The workers at a ChickWich franchise store in Ohio anticipate a harried night. The supply of bacon and tomatoes is low because one of the staff left the refrigerator open. A “secret shopper” — a spy from the home office — may stop by to conduct an undercover survey.
The manager, Sandra (Ann Dowd), is short of help, and her underlings face their jobs with the passive resistance of the bored stiff. And now there’s a call from some cop, Officer Daniels (Pat Healy), informing Sandra that one of her employees has stolen money from a customer’s purse. The suspect is blond, and 19 or 20. Probably a million young women at fast food joints fit that description; so does Becky (Dreama Walker) over at the cash register. When Sandra asks, “Becky?”, Daniels says yes.
For the next hour of Compliance, which an opening statement declares is “inspired by true events,” everyone at this ChickWich says yes in response to the orders barked or whispered into the phone: Go through Becky’s purse; confine her to the back office; tell her she can’t leave or she’ll go to jail. Strip-search her. The demands become more extreme, exploitative, criminal — yet Sandra, two other employees brought into the back room and, finally, Sandra’s boyfriend Van (Bill Camp) find it hard to resist the voice of authority. In a way, they’re Daniels’ deputies. And they’re only following orders.
Germans in the 1930s and ’40s weren’t the only decent people who did dreadful things because an authority figure told them to. Almost anyone is capable of being persuaded that some horrible tactic, at work or in personal relationships, is necessary for the greater good. Those were the findings of the experiments Stanley Milgram held at Yale in 1960: instructing subjects to inflicting an electric shock on an unseen person, and commanding them to keep increasing the voltage, no matter how much the person screamed in agony. More than 60% of those tested administered what they were told was the full 450 volts. The ”victims” were actors; there was no shock — except to the subjects when they finally learned the purpose of the experiment. The only possible variable: Not all the subjects may have truly believed they were inflicting pain. Some may have intuited the hoax.
In writer-director Craig Zobel’s “experiment,” the subjects can see their victim — a pretty coworker — and know they are harming her and demeaning themselves. The voice of the cop is by turns threatening and flattering, confidential and persuasive; it issues commands (“I need you to give her a spanking”) and empathetic rationalizations (“You think I like situations like this?”). His great coup is convincing Becky to submit (“You can go to jail, or you can let this guy inspect you”). Next thing, the naked young woman is bending over….
Another difference between Milgram’s and Zobel’s tests: here, the subjects are both on the screen and in the audience. Because the characters are borderline-believable and the filmmaking style all but invisible, accentuated by the ominous strings of Heather McIntosh’s score, Compliance is an ordeal for those watching no less than those performing. Many viewers at its Sundance Film Festival premiere felt so violated that they walked out, or stayed to boo the director and his stars. The movie dares spectators to stick around and, implicitly, become accessories to the crime.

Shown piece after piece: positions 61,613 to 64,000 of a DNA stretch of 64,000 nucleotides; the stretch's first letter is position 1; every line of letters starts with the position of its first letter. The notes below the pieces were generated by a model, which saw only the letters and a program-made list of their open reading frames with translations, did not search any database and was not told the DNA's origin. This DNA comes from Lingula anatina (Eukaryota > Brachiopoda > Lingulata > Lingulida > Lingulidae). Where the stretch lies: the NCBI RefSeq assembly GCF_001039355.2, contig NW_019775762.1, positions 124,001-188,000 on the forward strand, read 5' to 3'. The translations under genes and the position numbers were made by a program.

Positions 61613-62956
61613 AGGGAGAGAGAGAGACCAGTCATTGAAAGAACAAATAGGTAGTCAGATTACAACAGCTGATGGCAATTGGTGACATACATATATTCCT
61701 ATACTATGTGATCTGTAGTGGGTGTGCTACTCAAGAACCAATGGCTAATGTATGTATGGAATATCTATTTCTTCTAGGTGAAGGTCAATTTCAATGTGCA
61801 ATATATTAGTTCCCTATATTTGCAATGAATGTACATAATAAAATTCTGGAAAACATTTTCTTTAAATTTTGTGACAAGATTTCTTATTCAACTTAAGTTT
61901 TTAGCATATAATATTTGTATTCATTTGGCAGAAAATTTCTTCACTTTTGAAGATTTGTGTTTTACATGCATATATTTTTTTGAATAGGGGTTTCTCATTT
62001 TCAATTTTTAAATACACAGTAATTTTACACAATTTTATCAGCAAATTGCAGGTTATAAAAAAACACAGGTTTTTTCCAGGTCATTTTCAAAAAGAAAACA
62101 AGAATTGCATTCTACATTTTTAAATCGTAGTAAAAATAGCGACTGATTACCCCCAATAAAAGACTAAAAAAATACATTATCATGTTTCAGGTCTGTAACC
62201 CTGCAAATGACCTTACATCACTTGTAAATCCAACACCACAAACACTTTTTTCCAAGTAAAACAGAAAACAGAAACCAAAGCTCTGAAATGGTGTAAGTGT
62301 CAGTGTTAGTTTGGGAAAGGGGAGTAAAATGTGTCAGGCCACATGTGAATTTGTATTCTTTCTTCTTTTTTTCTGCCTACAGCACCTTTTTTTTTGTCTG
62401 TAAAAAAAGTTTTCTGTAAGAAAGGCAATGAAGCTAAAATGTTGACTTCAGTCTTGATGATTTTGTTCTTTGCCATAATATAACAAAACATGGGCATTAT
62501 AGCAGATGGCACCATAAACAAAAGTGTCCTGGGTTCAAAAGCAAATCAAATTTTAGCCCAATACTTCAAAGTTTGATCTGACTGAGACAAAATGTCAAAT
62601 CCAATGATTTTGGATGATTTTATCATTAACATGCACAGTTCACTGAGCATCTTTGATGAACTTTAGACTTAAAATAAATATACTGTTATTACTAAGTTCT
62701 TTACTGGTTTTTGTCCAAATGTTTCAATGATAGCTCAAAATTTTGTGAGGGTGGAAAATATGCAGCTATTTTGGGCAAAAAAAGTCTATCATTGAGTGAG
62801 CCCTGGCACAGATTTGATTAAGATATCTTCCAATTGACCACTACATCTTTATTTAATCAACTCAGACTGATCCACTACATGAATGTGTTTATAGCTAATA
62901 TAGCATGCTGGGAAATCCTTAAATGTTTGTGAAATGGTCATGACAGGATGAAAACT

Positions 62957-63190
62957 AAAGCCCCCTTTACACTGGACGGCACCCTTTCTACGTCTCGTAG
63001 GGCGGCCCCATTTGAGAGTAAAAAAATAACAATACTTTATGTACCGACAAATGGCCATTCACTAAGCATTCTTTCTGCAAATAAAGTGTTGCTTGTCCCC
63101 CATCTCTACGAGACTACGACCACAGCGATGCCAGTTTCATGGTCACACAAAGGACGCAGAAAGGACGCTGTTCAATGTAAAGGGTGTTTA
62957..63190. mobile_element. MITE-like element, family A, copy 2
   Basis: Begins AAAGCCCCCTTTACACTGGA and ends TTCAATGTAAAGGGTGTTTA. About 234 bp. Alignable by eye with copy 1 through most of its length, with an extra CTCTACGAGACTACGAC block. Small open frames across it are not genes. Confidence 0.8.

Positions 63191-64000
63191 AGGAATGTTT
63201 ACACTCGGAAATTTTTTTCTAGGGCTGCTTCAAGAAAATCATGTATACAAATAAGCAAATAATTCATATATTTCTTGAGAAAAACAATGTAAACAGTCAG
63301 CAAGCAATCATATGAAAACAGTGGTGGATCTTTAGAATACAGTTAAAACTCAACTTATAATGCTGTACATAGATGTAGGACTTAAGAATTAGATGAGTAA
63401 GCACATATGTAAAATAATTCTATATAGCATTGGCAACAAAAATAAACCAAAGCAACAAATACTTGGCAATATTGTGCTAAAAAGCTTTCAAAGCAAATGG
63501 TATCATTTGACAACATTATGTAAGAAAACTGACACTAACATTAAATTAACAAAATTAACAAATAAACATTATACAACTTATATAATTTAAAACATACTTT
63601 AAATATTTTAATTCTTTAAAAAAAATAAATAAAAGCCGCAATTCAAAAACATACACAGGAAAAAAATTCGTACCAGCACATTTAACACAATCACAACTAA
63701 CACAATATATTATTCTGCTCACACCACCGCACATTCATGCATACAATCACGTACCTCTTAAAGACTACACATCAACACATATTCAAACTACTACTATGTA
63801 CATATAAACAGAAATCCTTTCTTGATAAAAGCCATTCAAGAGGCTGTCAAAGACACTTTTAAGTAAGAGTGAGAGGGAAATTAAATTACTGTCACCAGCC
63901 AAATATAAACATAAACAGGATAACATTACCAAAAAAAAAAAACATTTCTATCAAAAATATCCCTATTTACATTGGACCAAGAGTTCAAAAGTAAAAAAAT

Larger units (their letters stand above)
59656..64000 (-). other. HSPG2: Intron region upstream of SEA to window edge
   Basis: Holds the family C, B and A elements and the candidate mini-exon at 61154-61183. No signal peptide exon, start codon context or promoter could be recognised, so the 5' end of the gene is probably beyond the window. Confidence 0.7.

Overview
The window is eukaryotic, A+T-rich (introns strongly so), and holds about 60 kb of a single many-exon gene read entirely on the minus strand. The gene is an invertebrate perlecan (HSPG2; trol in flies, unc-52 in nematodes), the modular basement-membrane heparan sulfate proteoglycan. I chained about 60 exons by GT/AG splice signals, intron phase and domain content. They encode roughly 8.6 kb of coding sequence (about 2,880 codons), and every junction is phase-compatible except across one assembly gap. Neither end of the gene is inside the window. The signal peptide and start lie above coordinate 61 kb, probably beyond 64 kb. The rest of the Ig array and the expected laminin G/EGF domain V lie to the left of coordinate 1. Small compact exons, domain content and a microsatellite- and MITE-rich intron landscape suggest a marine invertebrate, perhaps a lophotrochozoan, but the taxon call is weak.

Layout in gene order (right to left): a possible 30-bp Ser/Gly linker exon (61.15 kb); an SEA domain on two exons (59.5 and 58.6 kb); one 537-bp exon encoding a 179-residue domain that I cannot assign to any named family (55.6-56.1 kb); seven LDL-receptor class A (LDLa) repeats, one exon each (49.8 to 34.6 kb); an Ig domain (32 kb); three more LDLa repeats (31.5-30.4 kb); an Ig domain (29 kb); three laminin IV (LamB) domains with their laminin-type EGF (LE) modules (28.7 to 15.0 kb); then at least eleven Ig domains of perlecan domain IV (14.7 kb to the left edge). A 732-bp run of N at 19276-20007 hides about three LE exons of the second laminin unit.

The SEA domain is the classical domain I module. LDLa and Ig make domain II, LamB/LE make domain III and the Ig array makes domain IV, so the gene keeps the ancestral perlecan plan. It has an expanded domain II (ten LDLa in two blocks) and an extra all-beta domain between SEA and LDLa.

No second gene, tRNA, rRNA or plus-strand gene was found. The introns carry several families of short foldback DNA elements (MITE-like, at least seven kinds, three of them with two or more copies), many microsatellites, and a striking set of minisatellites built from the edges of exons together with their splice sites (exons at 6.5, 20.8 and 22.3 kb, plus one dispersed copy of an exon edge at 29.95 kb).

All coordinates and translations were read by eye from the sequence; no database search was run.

Horror movies routinely do play this strategy: let audiences think they’re identifying with the hero/heroine/victim, when they’re really rooting for the psycho killer to keep raping and stabbing until the last five minutes, or maybe beyond. (There may be a sequel.) It’s Hollywood’s R-rated version of torture porn. On the art-house side, a filmmaker like Michael Haneke confronts this sado-voyeuristic impulse directly. Awful things happen, and we’re made to watch. It’s the implicit compact any moviegoer makes with what he’s about to see, only pushed to punishing levels. It’s also a man, usually, directing a woman, usually, to undergo psychic terrors. Alfred Hitchcock did that frequently; ask Tippi Hedren, his leading actress in The Birds and Marnie.
Haneke employed this method — trapping a decent couple in a home broken into by two sick thugs— in his 1997 German-language Funny Games, which he remade, shot for shot, in English in 2007 with Naomi Watts and Tim Roth as rthe endangered couple and Michael Pitt as one of the nasty perps. Funny Games dared viewers to walk out in anger. (Halfway through the original movie’s world premiere in Cannes, I took the bait and bolted.) Haneke’s Caché, in 2005, played a game similar to the one in Compliance: a Paris couple (Daniel Auteuil and Juliette Binoche) receive disquieting phone calls, as well as surveillance videos and threatening drawings, from someone who seems to know everything about them.
Craig Zobel means to be our own, homegrown Haneke. His first feature, Great Wall of Sound, cast Healy, the Compliance phone caller, as a con man who gets aspiring American Idols to invest $3,000 in a recording session they think will be sent to record companies. There the lie was a promise rather than a threat. But many of the aspirants in his movie were not actors; they were amateur singers who believed this was their one chance at stardom. (Zobel later obtained releases from the dupes.)
Compliance pushes the theory of ordinary folks following their foolish dreams or acceding to a stranger’s sick fantasies to its logical, misanthropic conclusion. In an interview with Daniel Schweiger of Buzzine, he recalled that in college a friend made a prank phone call imitating a campus security guard; the caller was sentenced to community service. Zobel’s new movie is the toxic version of that familiar story, springboarding from some 70 examples in 35 states of callers wheedling people into behavior they surely thought they’d never perform. Sandra’s explanation at the end: